UPDATE: Splenda Fights Back at Researchers Who Suggested Link to Leukemia
Update, 2:50 pm ET, March 13: Splenda has responded to the researchers behind the study, saying that "poorly conducted and unscientific studies make bold headlines and stir up safety fears."
"Researchers have conducted more than 100 scientific studies on the safety of sucralose over the past 20 years," they said in a statement on their Facebook page.
"They’ve all declared sucralose safe to enjoy."
Original story: Experts want you to consider this the next time you sprinkle Splenda in your coffee.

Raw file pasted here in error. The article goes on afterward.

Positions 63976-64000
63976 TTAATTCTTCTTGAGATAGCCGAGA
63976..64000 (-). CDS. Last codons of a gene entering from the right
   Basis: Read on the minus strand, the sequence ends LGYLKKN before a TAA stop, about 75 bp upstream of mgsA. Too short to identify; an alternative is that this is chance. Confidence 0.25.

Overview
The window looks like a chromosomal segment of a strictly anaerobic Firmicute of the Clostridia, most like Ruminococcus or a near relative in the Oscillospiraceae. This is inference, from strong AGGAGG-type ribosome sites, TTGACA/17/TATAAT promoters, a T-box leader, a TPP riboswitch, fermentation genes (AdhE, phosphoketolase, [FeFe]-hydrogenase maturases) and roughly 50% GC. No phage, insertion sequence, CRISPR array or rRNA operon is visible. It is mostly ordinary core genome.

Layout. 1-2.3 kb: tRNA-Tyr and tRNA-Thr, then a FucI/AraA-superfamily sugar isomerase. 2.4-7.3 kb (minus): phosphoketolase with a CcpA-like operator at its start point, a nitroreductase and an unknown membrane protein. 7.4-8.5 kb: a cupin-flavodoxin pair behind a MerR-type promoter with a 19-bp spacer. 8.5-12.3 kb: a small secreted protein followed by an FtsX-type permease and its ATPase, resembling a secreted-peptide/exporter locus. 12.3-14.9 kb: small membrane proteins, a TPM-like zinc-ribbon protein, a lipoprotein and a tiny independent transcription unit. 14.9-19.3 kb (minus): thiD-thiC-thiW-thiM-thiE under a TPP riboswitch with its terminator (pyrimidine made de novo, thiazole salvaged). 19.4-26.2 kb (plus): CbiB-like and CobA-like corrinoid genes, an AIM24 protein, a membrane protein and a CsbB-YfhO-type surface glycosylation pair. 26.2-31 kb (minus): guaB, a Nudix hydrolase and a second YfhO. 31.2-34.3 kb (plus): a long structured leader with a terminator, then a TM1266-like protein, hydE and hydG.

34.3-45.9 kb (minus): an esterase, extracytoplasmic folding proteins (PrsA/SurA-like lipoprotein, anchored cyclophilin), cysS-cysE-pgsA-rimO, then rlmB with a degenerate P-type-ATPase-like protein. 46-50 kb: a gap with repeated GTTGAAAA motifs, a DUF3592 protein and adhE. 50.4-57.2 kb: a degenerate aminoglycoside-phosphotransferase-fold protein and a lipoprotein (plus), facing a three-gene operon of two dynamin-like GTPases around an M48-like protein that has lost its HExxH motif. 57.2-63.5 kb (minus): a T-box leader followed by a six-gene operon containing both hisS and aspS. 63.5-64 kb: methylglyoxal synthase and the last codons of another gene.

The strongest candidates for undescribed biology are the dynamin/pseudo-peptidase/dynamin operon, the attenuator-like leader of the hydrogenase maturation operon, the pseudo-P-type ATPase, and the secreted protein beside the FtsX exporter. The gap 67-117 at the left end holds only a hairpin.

The artificial sweetener may have harmful effects linked to leukemia, according to a recent study conducted in Italy.
The problem is said to lie in sucralose – found by chemically combining sugar and chlorine.
According to Fox 13, men who were fed large amounts of the sucralose inside Splenda were found to have “significant dose-related increased incidence” of bearing malignant tumors, as well as “of hematopoietic neoplasias.”
Worryingly, “researchers pointed out similar studies conducted on behalf of Splenda's manufacturer did not show the same carcinogenic effect.”
Previous data had suggested that sucralose was not harmful, though the FDA limits the acceptable daily intake for children to 5 mg/kg.
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